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Argumentation cartésienne : logos, ethos, pathos

Revue philosophique de Louvain, 106:3, 2008, 459-494.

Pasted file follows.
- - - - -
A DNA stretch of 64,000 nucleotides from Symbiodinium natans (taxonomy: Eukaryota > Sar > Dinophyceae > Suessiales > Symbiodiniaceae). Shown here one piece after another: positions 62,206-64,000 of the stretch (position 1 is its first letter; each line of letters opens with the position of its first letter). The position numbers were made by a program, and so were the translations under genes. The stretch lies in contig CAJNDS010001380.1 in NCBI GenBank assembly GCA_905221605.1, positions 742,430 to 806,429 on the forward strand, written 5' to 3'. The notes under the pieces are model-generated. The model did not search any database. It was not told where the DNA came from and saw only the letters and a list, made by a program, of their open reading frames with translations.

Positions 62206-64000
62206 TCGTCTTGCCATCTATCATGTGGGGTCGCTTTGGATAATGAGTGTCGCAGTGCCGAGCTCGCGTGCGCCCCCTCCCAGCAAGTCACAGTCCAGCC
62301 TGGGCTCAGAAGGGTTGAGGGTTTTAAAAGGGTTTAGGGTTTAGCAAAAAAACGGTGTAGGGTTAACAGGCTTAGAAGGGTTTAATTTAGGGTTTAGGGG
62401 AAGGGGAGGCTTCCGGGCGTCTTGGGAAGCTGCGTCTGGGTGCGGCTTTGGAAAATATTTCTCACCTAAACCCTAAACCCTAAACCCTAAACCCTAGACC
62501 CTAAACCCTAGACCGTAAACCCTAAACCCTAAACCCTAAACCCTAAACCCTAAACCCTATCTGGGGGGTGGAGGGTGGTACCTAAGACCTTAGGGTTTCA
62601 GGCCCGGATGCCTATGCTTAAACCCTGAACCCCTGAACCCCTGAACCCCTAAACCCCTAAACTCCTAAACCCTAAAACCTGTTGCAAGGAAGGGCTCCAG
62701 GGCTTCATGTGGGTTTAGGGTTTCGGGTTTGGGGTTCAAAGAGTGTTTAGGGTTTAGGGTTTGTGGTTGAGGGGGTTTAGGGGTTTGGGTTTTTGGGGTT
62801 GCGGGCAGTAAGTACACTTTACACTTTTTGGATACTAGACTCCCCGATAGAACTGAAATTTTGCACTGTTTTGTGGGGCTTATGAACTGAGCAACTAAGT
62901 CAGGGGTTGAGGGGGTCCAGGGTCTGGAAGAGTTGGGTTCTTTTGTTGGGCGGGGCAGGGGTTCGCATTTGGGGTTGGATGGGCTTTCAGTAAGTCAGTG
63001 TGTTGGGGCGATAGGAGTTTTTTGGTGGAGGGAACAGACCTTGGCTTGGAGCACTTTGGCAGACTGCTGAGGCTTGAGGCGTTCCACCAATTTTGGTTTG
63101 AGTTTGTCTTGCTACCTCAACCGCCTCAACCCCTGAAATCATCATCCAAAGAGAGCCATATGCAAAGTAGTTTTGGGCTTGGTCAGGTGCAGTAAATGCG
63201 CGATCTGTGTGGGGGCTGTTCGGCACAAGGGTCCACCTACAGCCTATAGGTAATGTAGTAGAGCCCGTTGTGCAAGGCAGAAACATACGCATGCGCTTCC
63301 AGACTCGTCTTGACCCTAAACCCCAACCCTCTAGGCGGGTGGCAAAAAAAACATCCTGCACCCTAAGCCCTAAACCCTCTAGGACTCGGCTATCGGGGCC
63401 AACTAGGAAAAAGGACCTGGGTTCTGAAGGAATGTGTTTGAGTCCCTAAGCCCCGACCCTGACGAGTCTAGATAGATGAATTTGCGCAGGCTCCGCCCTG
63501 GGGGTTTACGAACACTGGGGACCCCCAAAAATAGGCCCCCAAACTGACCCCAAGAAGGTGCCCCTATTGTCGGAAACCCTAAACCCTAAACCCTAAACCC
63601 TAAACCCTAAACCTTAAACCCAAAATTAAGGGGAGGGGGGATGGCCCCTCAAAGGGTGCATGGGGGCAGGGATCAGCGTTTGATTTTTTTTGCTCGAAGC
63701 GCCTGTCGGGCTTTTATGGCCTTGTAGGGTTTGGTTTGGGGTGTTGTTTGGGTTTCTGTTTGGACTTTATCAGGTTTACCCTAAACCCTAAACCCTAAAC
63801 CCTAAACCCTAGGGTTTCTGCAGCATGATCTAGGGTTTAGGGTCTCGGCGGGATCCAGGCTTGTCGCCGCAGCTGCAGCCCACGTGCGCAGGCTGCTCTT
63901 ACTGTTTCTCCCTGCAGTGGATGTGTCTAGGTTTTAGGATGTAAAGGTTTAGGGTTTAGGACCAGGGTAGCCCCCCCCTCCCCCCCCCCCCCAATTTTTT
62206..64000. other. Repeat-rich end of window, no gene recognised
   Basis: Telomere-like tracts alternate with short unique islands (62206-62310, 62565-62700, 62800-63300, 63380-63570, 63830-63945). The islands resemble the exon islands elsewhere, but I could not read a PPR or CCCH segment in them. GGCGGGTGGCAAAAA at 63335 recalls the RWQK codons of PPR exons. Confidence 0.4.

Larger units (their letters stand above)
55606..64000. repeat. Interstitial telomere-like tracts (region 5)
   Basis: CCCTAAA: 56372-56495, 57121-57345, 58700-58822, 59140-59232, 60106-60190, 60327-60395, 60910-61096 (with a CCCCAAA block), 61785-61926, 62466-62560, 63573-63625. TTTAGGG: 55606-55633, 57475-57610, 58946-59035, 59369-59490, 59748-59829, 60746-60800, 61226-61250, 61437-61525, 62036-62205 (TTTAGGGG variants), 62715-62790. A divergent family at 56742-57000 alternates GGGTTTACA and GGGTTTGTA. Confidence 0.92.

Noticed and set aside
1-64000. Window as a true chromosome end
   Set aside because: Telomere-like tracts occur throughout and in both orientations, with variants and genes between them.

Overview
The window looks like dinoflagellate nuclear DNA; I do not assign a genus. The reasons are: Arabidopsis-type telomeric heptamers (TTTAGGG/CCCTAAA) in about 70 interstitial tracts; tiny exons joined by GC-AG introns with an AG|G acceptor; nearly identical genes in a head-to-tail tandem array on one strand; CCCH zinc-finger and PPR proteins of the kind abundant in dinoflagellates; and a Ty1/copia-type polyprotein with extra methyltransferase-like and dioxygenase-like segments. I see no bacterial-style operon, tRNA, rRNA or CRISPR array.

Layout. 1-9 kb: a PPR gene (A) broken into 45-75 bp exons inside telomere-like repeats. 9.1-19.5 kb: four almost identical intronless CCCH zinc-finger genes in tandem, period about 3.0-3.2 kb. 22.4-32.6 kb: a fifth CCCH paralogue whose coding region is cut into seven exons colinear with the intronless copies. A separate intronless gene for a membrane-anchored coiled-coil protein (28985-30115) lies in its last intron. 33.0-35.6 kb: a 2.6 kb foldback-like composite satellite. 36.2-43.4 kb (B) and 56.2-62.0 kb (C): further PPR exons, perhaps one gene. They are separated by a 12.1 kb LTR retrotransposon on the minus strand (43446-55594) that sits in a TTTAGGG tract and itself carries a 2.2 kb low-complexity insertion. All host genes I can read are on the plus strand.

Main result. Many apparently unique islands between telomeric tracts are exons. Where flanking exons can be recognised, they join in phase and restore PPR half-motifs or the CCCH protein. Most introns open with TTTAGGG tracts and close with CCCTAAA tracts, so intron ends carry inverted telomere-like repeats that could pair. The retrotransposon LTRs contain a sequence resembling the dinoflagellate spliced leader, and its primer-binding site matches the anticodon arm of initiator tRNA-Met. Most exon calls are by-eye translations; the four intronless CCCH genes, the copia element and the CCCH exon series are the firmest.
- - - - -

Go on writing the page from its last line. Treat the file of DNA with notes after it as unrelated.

Starting with the Aristotelian distinction between the three pillars of argumentation, logos, ethos and pathos, we propose an analysis of Cartesian argumentation, as it unveils itself through the totality of his corpus and correspondence. Cartesian logos is based on two distinctions, logic and dialectics, analysis and synthesis, and a need for persuasion due to the insufficiency of demonstration. Cartesian ethos is socratic: it presents itself in a Platonist scene and notably consists in a critique of erudition and numerous clues indicative of the Socratic method. Cartesian pathos reveals a prediscurive and discursive care of the audience, an emotional rhetoric that aims to touch the sentiments of the reader and a sense of controversy that juggles the art of flattery and insult. The conclusion, which demonstrates the nature and the role of Cartesian argumentation in relationship to his philosophy, asks equally the question of the sincerity of the author before giving some hermeneutical suggestions.

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